Once a diagnosis of Pheochromocytoma or paraganglioma is made, removal of the tumor requires medical management that involves Nephrology involvement heavily.
There are basically two arms to the preparation. One is controlling the hypertension and second is making their blood pressure salt dependent and responding to fluids when they are post op. No trials have been ever conducted on any of these approaches but from years of experience of many physicians, this works.
What agents to use for controlling the BP? - Alpha blockade first, followed by beta blockaded. Never do the reverse as it will lead to unopposed alpha and more HTN. Usually this can be started 7-12 days prior to surgery and then towards the date of the surgery, recommended high salt diet to ensure good dependence and response to fluids as the longer you have alpha blocked them, the less they will respond to pressors once the tumor is removed.
The alpha blockers of choice are:- non specific alpha blocker and longer acting Phenoxybenzamine, or specific short actings like doxazosin or terazosin. The Beta blockers used are propranolol or atenolol. Sometimes, metyrosine is used, which inhibits the catecholamine synthesis( the side effect profile- not great).
Some patients with persistent HTN, might need IV phentolamine as well pre op for 24-48 hours followed by IVF at high rates prior to surgery and very close monitoring of the HTN during surgery via anesthesia.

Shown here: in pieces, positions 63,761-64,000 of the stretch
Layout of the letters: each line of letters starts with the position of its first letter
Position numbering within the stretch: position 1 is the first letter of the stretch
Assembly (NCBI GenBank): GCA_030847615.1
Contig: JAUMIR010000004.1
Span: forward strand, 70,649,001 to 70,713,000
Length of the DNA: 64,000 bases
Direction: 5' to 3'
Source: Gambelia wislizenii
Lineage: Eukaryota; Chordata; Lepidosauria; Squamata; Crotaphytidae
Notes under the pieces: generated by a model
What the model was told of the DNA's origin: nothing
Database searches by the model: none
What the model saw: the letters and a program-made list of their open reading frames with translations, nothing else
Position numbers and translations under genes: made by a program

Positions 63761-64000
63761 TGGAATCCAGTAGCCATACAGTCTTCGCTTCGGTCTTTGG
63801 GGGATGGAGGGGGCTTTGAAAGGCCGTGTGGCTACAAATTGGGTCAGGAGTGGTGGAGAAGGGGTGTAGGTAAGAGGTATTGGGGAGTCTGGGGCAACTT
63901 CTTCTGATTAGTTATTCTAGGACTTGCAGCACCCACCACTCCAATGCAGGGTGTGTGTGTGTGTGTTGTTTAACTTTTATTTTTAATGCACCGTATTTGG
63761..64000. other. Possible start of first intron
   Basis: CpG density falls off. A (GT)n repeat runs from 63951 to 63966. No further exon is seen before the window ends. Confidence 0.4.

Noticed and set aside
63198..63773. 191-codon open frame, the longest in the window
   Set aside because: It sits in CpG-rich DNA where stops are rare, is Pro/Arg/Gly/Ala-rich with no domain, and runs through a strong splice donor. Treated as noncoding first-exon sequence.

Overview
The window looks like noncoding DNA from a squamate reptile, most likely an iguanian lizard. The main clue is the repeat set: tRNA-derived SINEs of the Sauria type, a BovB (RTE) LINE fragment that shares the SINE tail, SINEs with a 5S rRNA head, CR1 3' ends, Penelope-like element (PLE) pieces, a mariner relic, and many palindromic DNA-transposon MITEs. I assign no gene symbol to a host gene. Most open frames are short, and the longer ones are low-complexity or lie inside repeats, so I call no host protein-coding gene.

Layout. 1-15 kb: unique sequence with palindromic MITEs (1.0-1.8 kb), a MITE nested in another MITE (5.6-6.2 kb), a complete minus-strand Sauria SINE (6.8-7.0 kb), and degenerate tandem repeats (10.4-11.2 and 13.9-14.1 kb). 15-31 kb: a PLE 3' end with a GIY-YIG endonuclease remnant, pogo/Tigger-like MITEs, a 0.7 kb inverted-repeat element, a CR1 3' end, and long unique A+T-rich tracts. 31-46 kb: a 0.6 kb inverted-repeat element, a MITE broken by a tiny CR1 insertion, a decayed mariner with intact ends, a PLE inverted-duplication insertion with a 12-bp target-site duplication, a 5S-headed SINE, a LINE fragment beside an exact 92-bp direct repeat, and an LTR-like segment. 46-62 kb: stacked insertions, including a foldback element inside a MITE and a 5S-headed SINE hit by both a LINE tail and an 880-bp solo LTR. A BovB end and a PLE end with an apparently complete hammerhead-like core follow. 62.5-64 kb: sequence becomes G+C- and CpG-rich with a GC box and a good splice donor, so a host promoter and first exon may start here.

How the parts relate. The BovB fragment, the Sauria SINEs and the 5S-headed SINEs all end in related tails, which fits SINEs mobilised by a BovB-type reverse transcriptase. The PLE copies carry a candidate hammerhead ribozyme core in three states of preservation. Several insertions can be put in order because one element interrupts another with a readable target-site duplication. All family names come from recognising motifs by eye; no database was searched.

Two most commonly feared post op complications are:
Hypotension:- hence we try to make them fluid dependent.
Hypoglycemia:- Due to fall of catecholamine secretion and may need glucose infusion.
- ► 2018 (27)
- ► 2017 (52)
- ► 2016 (45)
- ► 2015 (63)
- ► 2014 (95)
- ► 2013 (133)
- ► 2012 (201)
- Nephronpower Views
- HyperKalemia Challenge
- TOPIC DISCUSSION: Residual renal function???
- AST Fellows Symposium on Transplantation Medicine
- CONSULT ROUNDS: Ranolazine and the Kidney?
- CONSULT ROUNDS: A primer on CVVHDF orders
- CLINICAL CASE 33, ANSWERS and SUMMARY
- Who gets kidney first?- the thoughts in 2011
- IN THE NEWS- E Nephrology
- Concept Map of Viruses and the diseases in the kid...
- TOPIC DISCUSSION: What causes Foamy Urine?
- ATC and NKF Abstracts 2011 are on line for viewing...
- Kidney transplant and donation cancer risks
- Concept Map of HIV, Hep C and Hep B and the Kidney...
- Viruses and the Kidney, a primer! ( a case based a...
- Concept Map of Viruses and the Kidney, a general m...
- CONSULT ROUNDS: Preparing For a Pheochromocytoma R...
- Kidney Transplant Recipient Infected With HIV From...
- TOPIC DISCUSSION: Contraction Alkalosis or CDMA?
- TOPIC DISCUSSION: Lactate levels and B2 agonists? ...
- CONSULT ROUNDS: Cefepime Neuro-toxicity and the Ne...
- More Pediatric Grand Rounds from www.pediatric-nep...
- Olmesartan for Patients with Diabetes
- ASN Review course 2011
- Hematuria Post Kidney Transplantation
- Notes from Dr. RW: Hyponatremia update
- Paraproteins and the Kidney
- Concept Map of Hypernatremia
- TOPIC DISCUSSION: TB and the Kidney
- Virtual Library ( the Welch Library) Part 2
- IN THE NEWS: Belimumab and Lupus
- Top Ten Reasons to Love you Kidneys
- Virtual Library ( the Welch Library) Part 1
- Elimination of anti rejection medicaitons
- Smoldering vs Active Myeloma
- Tissue Engineering Renal Tissue
- Concept Map of Hyponatremia
- Concept Map of BK Nephritis Treatment
- Bortezomib for desensitization!
- JOURNAL CLUB: FHN Trial
- Complications of Peritoneal Dialysis
- TOPIC DISCUSSION: Amyloidosis and Factor X deficie...
- CLINICAL CASE 34, ANSWER AND SUMMARY
- IN THE NEWS--> DOSE TRIAL
- ANCA VASCULITIS
- CONSULT ROUNDS: An approach to orthostatic hypoten...
- In the News: Transplant rules changing
- Concept Map of Kidney Injury in hematopoietic Stem...
- Growing Kidneys
- ▼ March (49)
- ► 2010 (461)